Tutorial :Func or Predicate to ExpressionTree


Lets say i have :

 Func<Customer,bool > a = (c) => c.fullName == "John";  

now i want to convert to expressiontree any way to do that ?

i know i can define it from the first place as expressiontree but the situation i have is different because i must concatenate some lambda expressions first then pass it to a method which take expressiontree, doing so result in compile time error!


        Func<Customer, bool> a = (c) => c.fullName == "John";          Func<Customer, bool> b = (c) => c.LastName == "Smith";          Func<Customer, bool> final = c => a(c) && b(c);   

now i want to pass final to a method which takes

ExpressionTree<Func<Customer,bool >>  

it gives compile time error

thanks in advance


You cannot do that. A variable of type Func<...> is a delegate, which is basically like a pointer to a memory location that contains the compiled code for the lambda expression. There is no functionality in .NET to turn already-compiled code back into an expression tree.

Depending on what you are trying to do, maybe you can contend with an incomplete solution: create an expression tree that calls the delegates. Since I don’t know anything about the method to which you want to pass the expression tree, I have no idea whether this is at all a feasible solution for you.

Summary: If you want the complete expression tree of all the expressions, you need to make sure that they are expression trees right from the start. As soon as you compile it into a delegate, the expression tree is lost.

Once you’ve made sure that they are expression trees, you can combine them using something like the following:

Expression<Func<Customer, bool>> a = c => c.FullName == "John";  Expression<Func<Customer, bool>> b = c => c.LastName == "Smith";    var cp = Expression.Parameter(typeof(Customer), "c");    var ai = Expression.Invoke(a, cp);  var bi = Expression.Invoke(b, cp);    var final = Expression.Lambda<Func<Customer, bool>>(      Expression.AndAlso(ai, bi), cp);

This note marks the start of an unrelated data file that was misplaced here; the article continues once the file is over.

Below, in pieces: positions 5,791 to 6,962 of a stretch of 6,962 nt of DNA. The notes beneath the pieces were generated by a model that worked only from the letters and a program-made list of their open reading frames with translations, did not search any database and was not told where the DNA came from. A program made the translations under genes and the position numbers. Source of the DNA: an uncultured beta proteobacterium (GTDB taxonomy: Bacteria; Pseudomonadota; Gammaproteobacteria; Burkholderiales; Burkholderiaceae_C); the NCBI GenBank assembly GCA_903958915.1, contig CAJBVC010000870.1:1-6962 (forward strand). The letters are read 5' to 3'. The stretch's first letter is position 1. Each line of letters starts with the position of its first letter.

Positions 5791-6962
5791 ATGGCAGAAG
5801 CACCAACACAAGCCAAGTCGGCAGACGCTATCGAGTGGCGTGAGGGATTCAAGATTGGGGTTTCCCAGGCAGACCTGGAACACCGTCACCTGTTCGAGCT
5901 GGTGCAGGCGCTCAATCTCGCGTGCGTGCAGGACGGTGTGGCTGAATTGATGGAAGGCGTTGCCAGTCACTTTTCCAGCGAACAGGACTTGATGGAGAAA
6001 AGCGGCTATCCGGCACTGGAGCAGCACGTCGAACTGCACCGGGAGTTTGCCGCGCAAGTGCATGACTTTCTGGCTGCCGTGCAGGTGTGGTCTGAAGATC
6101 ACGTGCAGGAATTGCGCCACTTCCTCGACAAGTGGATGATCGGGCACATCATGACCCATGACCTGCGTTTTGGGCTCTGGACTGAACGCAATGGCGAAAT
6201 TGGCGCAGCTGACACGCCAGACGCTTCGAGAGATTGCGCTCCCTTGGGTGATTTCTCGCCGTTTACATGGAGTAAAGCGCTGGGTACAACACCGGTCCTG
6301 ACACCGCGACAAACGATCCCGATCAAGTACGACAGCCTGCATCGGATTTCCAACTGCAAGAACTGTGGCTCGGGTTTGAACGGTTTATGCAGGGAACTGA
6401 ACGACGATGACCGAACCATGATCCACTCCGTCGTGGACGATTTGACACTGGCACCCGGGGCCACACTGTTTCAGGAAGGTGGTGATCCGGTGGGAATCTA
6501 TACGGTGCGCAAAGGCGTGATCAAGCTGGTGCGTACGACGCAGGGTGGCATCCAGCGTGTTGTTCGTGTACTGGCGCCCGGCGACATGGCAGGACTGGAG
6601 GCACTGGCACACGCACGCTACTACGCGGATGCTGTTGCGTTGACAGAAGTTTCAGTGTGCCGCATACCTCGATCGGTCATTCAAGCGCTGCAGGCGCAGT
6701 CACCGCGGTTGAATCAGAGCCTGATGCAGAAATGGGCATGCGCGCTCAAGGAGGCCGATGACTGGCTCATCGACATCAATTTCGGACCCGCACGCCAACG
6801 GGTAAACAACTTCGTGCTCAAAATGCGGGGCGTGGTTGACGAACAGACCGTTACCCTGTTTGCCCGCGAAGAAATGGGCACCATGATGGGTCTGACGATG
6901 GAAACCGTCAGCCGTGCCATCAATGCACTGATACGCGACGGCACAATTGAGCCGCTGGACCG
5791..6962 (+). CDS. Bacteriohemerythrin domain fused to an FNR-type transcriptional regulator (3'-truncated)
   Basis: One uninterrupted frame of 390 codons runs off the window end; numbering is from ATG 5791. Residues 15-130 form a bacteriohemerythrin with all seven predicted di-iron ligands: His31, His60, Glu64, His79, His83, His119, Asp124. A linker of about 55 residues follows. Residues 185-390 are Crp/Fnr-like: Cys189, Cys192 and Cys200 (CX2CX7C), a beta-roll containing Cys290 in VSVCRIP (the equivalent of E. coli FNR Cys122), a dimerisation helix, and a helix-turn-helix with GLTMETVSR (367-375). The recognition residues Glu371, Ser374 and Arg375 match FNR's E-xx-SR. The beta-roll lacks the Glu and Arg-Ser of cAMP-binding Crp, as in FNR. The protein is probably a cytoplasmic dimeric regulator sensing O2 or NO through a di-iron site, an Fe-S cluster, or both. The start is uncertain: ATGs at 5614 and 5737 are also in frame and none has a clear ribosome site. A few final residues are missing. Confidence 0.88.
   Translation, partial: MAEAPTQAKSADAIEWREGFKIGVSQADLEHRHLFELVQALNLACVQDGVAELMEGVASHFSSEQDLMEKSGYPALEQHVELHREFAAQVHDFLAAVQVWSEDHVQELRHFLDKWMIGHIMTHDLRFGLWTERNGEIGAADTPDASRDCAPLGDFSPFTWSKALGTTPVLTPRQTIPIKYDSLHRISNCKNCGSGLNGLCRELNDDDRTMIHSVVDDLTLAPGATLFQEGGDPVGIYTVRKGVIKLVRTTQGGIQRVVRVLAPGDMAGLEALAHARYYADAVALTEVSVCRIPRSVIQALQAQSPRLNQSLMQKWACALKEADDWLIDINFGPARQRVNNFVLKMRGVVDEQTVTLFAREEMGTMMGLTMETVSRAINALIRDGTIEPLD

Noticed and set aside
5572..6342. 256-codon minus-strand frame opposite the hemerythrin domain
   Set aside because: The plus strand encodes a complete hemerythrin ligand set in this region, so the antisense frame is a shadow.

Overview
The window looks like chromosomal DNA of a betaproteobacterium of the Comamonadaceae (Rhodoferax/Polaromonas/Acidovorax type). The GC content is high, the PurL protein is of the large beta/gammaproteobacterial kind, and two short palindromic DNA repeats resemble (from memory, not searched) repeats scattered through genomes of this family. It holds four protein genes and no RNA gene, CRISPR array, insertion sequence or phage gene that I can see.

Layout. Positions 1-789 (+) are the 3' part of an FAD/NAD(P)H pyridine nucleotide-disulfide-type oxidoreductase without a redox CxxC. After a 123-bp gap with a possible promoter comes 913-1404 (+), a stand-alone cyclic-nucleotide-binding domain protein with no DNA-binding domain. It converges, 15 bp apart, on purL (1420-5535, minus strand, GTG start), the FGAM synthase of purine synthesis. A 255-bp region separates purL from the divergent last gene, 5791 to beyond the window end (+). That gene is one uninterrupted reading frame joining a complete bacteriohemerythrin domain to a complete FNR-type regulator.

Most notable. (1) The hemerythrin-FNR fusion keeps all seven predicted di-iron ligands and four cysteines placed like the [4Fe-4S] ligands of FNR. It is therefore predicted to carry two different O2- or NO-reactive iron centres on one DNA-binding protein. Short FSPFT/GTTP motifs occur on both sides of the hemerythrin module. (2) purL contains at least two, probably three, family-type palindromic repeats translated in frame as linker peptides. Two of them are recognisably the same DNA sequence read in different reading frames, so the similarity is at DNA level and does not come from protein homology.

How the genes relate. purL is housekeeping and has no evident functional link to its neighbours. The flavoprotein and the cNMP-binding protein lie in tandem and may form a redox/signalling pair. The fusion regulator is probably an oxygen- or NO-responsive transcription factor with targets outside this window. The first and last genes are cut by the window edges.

Of course, this uses the AndAlso operator (&&); you can also use OrElse for || etc.


You can go from Expression to a Func, but not the other way around.

You can do this:

Expression<Func<Customer, bool>> exprA = (c) => c.fullName == "John";  Func<Customer, bool> funcA = exprA.Compile();  

But there's no way to go the other way.


Regarding your revised question, I think this will work:

Expression<Func<Customer, bool>> a = (c) => c.FullName == "John";  Expression<Func<Customer, bool>> b = (c) => c.LastName == "Smith";    var cp = Expression.Parameter(typeof(Customer), "c");    var ai = Expression.Invoke(a, cp);  var bi = Expression.Invoke(b, cp);    var final = Expression.Lambda<Func<Customer, bool>>(Expression.And(ai, bi), cp);  


Here is a solution that I think will work for you. I converts a Func<TInput, TOutput> to a Expression<Func<TInput, TOutput>>.

It was based in this post from ElegantCode

In this example I used a Func:

using System;  using System.Linq;  using System.Linq.Expressions;  using System.Reflection;    namespace ConsoleApplication1  {      class Program      {          public static bool Method(Expression<Func<int, bool>> predicate, int value)          {              return predicate.Compile()(value);          }            static void Main(string[] args)          {              Func<int, bool> testPredicate = n => n == 1;              var output = ConvertFuncToExpression(testPredicate);              Console.WriteLine(Method(output, 3));              Console.WriteLine(Method(output, 1));          }            private static Expression<TDelegate> CreateExpression<TDelegate>(MethodBase method)          {              var delegateArguments = typeof(TDelegate).GetMethod("Invoke").GetParameters().Select((parameter, index) => Expression.Parameter(parameter.ParameterType, "param_" + index)).ToArray();              if (delegateArguments.Count() != method.GetParameters().Count()) throw new InvalidOperationException("The number of parameters of the requested delegate does not match the number parameters of the specified method.");                var argumentsTypes = method.GetGenericArguments();              argumentsTypes = (argumentsTypes.Length > 0) ? argumentsTypes : null;              var convertedArguments = method.GetParameters().Select((parameter, index) => Expression.Convert(delegateArguments[index], parameter.ParameterType)).ToArray();              var call = Expression.Call(method.DeclaringType, method.Name, argumentsTypes, convertedArguments);                var lambda = Expression.Lambda<TDelegate>(call, delegateArguments);              return lambda;          }            private static Expression<Func<TIn1, TOut>> ConvertFuncToExpression<TIn1, TOut>(Func<TIn1, TOut> input)          {              MethodInfo method = input.Method;              return CreateExpression<Func<TIn1, TOut>>(method);          }      }  }  

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